As you can imagine, having a tag sale with a tremendous keeper like my dad wasn’t going to be easy. I vividly recall at one point having a rather animated conversation over a brand new roll of shelf paper, still in the plastic, that had been lying around for at least a decade, unused. Dad objected to me selling it on the grounds that it was, of course, “perfectly good.”

“But Dad,” I found myself saying, somewhat desperately, “I’m pretty sure they have shelf paper in Kansas.”

What I tried to convince my Dad of, and what I tried to convince myself of (somewhat more successfully), was the idea that every item we own comes at some sort of cost. It’s a small cost, almost infinitesimal at times, but it’s there nonetheless… it’s the cost of owning that object, taking care of it, allotting space for it in your living space as well as in your brain. Sometimes there’s monetary cost too- such as when we have a storage locker.

When we get too many items under our jurisdiction–unless we are lucky enough to have a museum staff at our disposal to sort and organize and protect all our things–things start to happen. Not only do you not have the full, functioning use of your living environment, but you also can’t take good care of the things you care about most–there’s just too much stuff to be able to care for it all properly. And things begin to happen: the piles topple and your wedding album gets stepped on. The mice move in and begin eating your collection of baby clothes. There’s a cost.

So in a way we can think of decluttering as a process of prioritizing what we are willing to take care of and devote some time and energy and space to keeping. So then the decisions become easier: things that are replaceable, like shelf paper, or a “really great box,” or an extra lamp nobody really likes or needs, can all be dispensed with, so that we have more resources in our lives for the items that can’t be replaced, such as the baby clothes, the wedding album, the old notebooks from college and so on. The bonus is that items that are easily replaceable (i.e.,the perfectly good lamp) are often things somebody out there can use and would be delighted to have. So you avoid the dreaded landfill, clear out some much-needed space, AND make someone else happy in the bargain… it’s a win-win-win.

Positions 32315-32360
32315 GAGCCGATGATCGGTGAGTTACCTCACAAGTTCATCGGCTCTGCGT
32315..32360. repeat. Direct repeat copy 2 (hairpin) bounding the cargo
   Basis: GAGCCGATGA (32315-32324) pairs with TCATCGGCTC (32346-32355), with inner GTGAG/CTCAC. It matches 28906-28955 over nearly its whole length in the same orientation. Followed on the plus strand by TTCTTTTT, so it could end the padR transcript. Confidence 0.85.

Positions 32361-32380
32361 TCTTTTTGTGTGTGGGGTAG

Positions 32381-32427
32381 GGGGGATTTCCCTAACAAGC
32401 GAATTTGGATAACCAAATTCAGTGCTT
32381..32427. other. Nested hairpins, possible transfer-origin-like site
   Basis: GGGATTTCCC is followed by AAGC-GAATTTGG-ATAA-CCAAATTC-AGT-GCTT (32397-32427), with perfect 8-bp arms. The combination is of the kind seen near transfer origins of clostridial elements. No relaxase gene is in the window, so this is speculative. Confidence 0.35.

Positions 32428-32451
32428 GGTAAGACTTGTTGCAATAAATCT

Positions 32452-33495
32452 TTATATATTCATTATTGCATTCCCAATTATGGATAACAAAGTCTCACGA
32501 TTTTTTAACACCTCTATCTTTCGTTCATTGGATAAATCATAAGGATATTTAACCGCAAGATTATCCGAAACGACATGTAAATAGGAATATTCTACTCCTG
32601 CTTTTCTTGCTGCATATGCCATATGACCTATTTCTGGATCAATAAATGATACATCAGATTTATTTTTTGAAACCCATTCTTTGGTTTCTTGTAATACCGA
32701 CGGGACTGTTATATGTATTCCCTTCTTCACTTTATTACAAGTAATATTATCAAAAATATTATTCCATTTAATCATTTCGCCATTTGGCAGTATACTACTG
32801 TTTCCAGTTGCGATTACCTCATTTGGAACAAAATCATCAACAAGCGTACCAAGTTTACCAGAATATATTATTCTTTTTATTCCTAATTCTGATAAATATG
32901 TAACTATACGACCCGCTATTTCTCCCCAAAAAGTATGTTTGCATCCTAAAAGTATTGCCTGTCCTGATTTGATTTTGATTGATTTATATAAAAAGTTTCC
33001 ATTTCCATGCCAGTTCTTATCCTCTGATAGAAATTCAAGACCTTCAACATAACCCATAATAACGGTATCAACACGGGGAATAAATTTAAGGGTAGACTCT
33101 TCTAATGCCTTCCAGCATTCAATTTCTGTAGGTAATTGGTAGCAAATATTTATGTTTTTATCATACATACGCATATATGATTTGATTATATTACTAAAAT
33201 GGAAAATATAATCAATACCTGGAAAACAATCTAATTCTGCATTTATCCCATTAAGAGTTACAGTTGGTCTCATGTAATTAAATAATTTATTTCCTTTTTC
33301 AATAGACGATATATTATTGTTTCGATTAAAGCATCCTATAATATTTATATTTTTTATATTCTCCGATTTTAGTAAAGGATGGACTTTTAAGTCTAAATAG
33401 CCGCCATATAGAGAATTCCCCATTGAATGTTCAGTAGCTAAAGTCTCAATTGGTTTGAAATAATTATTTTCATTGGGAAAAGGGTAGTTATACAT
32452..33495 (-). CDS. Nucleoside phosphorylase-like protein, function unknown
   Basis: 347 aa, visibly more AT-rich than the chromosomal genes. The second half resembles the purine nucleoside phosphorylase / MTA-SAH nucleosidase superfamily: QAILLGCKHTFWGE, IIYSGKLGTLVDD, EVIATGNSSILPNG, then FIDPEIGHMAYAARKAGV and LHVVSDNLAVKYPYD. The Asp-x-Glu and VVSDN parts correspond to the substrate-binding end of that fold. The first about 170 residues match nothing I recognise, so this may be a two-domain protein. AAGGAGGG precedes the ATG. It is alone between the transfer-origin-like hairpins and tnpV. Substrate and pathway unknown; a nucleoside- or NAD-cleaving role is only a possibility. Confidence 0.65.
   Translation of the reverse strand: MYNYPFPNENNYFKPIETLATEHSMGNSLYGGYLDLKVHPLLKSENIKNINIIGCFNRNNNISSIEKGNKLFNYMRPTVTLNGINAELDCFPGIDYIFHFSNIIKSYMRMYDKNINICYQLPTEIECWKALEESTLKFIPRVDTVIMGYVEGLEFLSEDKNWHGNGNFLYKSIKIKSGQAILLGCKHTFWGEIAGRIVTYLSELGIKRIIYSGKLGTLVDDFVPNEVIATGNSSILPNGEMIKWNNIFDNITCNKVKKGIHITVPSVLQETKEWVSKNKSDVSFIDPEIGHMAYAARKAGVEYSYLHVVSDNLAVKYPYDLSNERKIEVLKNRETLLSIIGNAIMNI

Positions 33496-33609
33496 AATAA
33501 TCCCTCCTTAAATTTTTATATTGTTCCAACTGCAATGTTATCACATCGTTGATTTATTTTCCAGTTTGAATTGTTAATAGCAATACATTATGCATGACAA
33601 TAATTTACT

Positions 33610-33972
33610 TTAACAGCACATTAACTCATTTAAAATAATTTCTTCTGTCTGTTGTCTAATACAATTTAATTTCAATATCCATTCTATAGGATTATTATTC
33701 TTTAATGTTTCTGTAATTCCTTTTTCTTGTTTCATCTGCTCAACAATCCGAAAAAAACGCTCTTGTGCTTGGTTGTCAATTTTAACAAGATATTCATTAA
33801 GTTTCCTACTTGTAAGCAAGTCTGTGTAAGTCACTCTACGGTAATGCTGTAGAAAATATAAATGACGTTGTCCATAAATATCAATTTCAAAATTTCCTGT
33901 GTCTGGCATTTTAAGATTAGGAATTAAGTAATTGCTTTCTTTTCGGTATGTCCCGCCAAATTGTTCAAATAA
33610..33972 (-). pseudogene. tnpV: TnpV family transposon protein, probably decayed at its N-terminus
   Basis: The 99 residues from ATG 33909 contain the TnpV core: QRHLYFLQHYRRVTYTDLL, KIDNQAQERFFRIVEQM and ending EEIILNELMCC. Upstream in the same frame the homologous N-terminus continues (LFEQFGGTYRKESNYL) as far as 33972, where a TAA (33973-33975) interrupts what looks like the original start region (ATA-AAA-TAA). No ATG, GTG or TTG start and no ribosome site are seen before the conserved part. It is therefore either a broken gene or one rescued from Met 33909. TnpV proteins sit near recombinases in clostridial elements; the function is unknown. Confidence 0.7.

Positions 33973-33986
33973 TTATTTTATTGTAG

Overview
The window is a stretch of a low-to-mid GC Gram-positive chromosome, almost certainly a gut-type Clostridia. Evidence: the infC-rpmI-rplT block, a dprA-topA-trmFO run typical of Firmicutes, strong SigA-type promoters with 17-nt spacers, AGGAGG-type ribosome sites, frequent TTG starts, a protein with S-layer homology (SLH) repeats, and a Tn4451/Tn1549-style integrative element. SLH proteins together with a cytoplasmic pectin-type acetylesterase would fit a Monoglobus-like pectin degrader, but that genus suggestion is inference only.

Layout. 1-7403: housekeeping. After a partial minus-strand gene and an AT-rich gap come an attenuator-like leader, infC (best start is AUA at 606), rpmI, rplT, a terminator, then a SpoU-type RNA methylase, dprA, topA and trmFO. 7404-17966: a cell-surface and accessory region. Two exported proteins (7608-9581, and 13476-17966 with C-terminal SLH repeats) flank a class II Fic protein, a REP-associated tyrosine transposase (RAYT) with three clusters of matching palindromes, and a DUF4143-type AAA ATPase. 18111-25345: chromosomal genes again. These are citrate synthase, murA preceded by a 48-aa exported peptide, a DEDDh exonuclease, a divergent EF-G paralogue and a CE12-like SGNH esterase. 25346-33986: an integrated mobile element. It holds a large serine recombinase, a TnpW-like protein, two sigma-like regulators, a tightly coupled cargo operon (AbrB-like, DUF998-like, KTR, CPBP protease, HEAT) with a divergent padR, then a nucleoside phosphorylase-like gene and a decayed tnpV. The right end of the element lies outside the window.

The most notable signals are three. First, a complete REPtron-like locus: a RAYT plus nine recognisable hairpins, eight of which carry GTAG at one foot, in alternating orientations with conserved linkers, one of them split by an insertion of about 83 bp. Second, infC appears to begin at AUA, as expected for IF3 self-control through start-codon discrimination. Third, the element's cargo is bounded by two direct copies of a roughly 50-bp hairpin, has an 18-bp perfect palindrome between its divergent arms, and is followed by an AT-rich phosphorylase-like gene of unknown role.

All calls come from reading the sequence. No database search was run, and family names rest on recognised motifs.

JH: Toward the end of the book, you talk about your “revelation” that “despite my knee-jerk tendency to keep, keep, keep! there were many things that I could, in fact, get rid of…” How important do you think it was the YOU were the one who was given the time and space in which to learn how to “give YOURSELF [my emphasis] a good stern talking to” and do what had to be done, rather than someone else “helping” you do it, or threatening you if you didn’t do it, or simply trying to shame you into doing it? 

Eve: Prior to my Year of No Clutter, it had happened at least twice that I’d had a friend over who said, oh, I can help you with this! And they’d start putting things in boxes or bags, holding things up and asking me questions. Both times I was uneasy, and ended up saying,” Okay! That’s enough! Thanks for your help!” I wasn’t ready, and therefore, no matter how good their intentions were, they weren’t able to be helpful.